Rezoning and the promise of public right-of-way on the west Brooklyn Superfund canal could bring an esplanade like Williamsburg’s, a recreation area and lots of new development. The light-industrial zone wedged between pricey Park Slope and Carroll Gardens hasn’t accurately been a polluted flyover zone for decades, but the fact that it now boasts a flagship Whole Foods with a rooftop farm hasn’t gone unnoticed. As 6sqft reported recently, the canal-side enclave, despite the sometimes-fragrant waterway in its midst, is on a par with its neighbors as one of the city’s most expensive neighborhoods. Now Crain’s tells of rezoning plans and lucrative developments that could open the door for a public esplanade and waterfront amenities like those along the Hudson and the East River.
In our series 6sqft Studio Visits, we take you behind the scenes of the city’s up-and-coming and top designers and artists to give you a peek into the minds, and spaces, of NYC’s creative force. In this installment we take a tour of the Gowanus studio of Lite Brite Neon. Want to see your studio featured here, or want to nominate a friend? Get in touch!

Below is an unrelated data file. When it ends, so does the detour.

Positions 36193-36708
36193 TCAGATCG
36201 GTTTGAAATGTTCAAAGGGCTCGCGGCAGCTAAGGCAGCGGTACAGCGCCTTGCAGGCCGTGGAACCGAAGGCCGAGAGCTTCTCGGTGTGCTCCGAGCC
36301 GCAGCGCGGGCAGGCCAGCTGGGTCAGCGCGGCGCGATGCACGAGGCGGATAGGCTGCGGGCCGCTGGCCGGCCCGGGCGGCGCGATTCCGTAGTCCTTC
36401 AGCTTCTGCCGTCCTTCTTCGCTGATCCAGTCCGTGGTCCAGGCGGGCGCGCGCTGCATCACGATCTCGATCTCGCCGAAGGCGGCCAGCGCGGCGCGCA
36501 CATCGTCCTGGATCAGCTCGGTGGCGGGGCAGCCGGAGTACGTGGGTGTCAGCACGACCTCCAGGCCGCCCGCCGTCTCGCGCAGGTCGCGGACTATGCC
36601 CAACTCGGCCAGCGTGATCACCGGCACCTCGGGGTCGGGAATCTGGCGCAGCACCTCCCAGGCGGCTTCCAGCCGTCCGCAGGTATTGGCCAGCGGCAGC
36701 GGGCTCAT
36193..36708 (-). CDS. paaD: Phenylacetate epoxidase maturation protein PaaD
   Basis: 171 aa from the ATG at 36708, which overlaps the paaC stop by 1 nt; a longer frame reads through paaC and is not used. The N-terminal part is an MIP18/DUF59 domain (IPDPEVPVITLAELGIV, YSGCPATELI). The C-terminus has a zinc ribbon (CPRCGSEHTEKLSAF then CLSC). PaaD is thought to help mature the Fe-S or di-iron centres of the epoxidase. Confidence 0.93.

Among the manufacturing and arts tenants in the Old American Can Factory, a converted six-building industrial complex at the Gowanus Canal, is Lite Brite Neon, which has been described as “the darling of artists and designers.” And after touring their funky workspace/showroom, the description definitely fits. They were founded in 1999 in Brooklyn and have been creating neon art, signage, lighting, and displays ever since, in addition to preserving and restoring historic neon. 6sqft recently got an insider’s look at their colorfully gritty home and spoke to lead designer Wayne Heller about how the company functions and what makes neon unique.